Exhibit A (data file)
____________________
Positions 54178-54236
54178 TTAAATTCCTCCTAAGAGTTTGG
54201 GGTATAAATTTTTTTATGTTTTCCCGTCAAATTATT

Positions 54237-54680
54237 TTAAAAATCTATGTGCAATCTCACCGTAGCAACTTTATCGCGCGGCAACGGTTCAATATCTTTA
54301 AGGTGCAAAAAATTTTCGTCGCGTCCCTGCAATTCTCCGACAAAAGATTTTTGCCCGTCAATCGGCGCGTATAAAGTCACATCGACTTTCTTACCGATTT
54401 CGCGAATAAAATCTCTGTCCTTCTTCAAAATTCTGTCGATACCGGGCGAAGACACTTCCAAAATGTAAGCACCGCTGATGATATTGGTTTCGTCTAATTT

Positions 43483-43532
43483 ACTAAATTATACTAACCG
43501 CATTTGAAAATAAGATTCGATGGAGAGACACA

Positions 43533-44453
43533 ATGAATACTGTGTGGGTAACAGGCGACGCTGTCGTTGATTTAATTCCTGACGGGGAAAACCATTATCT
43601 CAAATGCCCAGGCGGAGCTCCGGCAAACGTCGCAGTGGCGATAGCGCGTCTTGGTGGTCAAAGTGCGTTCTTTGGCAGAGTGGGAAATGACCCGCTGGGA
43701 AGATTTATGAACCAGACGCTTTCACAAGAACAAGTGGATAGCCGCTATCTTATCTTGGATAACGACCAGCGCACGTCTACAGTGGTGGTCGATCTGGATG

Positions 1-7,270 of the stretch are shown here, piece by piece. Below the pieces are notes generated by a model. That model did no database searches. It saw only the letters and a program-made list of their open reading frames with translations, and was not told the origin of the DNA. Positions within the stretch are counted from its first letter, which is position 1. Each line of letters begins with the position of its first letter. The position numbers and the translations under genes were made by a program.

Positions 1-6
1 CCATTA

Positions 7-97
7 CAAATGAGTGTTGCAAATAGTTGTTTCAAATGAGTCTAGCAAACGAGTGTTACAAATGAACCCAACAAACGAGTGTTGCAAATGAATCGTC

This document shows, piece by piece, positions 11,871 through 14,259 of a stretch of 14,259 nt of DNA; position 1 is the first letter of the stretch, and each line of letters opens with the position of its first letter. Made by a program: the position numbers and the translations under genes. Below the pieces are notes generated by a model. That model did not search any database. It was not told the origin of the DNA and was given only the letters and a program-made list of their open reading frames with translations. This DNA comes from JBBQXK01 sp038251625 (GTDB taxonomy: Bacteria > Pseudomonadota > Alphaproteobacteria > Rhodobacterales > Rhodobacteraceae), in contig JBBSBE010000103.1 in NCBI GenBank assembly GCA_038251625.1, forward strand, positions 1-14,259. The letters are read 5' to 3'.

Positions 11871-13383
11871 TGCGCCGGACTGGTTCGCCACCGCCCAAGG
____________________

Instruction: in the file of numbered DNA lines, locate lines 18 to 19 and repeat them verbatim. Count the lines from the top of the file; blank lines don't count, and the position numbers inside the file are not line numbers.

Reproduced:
Positions 7-97
7 CAAATGAGTGTTGCAAATAGTTGTTTCAAATGAGTCTAGCAAACGAGTGTTACAAATGAACCCAACAAACGAGTGTTGCAAATGAATCGTC